recent article on the opening of Minton's that compares the historic spot's revival to the internationally recognized Brooklyn food scene just had us concerned with one major misstep. Part of the dining experience is equally divided into quality of food, service and overall ambiance. When Brooklyn comparisons are being made nowadays, owners talk about artisanal food trends but leave out the other major point that has put Brooklyn on the map.
Brooklyn a decade ago was much like Harlem in appearance but reinvented itself to look like the more trendy neighborhoods of downtown Manhattan that the young and fashionable could not afford anymore. Old shops with drop ceilings, fluorescent lights, clinical drywalls and linoleum floors were replaced by new finishes that looked like they were as old as the building they resided in. This to the well traveled crowd looked like the historic boutiques and eateries in Europe but was the New York City version.
Restauranteur Keith McNally really invented the downtown look which eventually became the Brooklyn aesthetic. Odeon, Lucky Strike, Balthazar, Pravda or Pastis (to name a few) set the pace for what the new New York dining space would like in the new century. This in turn was more a vintage look that fit well with the historic architecture of the big city.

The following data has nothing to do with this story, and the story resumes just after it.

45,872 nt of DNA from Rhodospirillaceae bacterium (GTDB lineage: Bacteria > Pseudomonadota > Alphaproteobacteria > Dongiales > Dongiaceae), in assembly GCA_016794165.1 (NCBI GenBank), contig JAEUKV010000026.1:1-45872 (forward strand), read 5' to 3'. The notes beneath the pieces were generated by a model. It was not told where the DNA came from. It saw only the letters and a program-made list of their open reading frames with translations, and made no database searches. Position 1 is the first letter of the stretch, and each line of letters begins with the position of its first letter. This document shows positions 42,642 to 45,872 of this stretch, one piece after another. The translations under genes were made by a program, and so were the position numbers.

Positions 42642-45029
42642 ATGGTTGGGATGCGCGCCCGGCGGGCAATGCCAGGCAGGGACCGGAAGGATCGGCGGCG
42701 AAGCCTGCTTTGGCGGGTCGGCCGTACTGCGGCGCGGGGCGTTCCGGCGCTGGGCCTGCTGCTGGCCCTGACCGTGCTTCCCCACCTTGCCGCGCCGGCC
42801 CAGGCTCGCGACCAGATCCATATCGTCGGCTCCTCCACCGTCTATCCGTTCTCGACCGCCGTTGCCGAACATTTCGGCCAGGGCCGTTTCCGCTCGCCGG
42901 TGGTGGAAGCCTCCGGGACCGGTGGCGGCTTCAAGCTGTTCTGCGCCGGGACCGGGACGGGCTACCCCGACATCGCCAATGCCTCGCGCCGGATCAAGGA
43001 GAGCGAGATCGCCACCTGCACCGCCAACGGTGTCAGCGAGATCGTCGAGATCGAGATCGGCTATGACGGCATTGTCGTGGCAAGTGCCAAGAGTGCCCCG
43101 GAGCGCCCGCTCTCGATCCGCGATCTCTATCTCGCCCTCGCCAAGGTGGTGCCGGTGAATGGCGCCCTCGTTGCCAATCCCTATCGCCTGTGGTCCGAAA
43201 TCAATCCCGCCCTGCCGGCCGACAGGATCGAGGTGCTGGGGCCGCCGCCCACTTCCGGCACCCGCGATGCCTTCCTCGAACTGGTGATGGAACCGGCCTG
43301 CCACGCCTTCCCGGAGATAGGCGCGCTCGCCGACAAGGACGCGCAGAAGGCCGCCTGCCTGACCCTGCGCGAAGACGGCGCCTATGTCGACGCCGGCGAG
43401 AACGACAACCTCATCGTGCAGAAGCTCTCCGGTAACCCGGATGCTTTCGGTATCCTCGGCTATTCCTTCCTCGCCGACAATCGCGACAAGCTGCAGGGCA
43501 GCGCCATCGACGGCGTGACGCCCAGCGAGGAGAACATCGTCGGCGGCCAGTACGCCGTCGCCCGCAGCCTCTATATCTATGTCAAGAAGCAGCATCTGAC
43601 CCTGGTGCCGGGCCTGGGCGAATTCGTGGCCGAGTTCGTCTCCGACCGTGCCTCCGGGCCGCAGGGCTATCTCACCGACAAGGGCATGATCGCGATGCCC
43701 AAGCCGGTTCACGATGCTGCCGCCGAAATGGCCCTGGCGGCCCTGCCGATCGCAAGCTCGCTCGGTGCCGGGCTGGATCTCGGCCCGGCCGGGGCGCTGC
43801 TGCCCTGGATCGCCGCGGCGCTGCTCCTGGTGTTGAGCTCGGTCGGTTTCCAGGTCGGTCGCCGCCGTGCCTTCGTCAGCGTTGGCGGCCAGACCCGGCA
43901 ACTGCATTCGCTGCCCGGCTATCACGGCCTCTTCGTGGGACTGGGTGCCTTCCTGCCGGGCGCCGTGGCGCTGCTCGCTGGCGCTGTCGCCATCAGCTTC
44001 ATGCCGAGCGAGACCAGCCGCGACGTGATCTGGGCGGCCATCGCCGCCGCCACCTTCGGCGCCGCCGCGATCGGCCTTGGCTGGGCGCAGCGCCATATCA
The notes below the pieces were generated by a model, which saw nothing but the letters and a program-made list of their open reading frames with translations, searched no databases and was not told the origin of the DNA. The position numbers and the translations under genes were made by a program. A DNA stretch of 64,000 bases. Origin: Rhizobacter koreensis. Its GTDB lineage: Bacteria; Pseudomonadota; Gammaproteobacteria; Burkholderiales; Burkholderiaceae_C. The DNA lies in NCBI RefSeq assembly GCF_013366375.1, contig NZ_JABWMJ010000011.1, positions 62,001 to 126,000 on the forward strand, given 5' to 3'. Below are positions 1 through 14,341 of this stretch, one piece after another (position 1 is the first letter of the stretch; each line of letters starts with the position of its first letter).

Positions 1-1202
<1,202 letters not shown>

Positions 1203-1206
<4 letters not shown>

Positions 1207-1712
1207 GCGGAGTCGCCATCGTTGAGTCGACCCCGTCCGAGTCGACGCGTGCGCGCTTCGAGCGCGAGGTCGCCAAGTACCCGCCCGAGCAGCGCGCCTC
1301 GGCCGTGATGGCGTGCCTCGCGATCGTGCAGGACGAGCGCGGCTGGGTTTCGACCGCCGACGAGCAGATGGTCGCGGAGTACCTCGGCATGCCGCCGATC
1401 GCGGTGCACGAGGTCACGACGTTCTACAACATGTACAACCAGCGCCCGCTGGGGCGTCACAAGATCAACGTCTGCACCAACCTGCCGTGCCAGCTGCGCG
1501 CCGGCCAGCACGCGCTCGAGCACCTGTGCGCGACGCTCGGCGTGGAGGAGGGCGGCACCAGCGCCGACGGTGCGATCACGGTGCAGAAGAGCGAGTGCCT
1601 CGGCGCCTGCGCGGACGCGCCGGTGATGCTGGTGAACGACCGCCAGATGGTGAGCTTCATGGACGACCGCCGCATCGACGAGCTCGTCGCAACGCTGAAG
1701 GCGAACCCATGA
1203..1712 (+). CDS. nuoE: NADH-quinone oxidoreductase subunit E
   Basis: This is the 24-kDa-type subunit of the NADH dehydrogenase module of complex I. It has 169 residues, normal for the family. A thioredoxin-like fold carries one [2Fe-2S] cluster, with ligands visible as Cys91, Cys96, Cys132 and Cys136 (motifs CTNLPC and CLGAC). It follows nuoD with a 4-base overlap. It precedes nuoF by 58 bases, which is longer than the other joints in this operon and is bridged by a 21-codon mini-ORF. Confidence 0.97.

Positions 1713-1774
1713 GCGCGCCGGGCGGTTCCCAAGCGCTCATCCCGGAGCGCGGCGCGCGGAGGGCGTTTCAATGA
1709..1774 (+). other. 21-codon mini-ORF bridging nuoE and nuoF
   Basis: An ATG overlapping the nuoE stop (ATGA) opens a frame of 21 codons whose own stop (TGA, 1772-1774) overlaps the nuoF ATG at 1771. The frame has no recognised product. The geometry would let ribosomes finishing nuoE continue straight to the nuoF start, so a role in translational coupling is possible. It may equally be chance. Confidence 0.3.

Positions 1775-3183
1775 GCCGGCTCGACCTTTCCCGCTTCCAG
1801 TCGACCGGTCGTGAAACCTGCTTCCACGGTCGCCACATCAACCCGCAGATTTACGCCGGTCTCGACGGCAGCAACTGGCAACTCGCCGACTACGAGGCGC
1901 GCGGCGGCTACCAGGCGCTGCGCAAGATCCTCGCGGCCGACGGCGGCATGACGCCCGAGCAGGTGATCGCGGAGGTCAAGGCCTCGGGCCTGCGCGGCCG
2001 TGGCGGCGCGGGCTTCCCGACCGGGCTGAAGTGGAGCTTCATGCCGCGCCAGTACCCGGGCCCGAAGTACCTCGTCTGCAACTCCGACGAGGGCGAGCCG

So how does this all apply to Harlem? The challenge now is that Harlem has a lot of historical spots but somehow the majority of interiors are still lagging behind. If Harlem is to compete with the new Brooklyn, then uptown businesses need to look at the entire picture. Some of our designer friends call that midtown hotel interior look "hospitality decor." We all went to those types establishments over a decade ago but the dining scene has become more informal and more accessible since then.
If Harlem is to be more like downtown Manhattan or Brooklyn, there really has to be a major movement to move away from 90s hospitality aesthetics and move into more historically contextual design. Food and service definitely have to hit the mark also but many folks will not step into a restaurant because the eatery has an outdated appearance.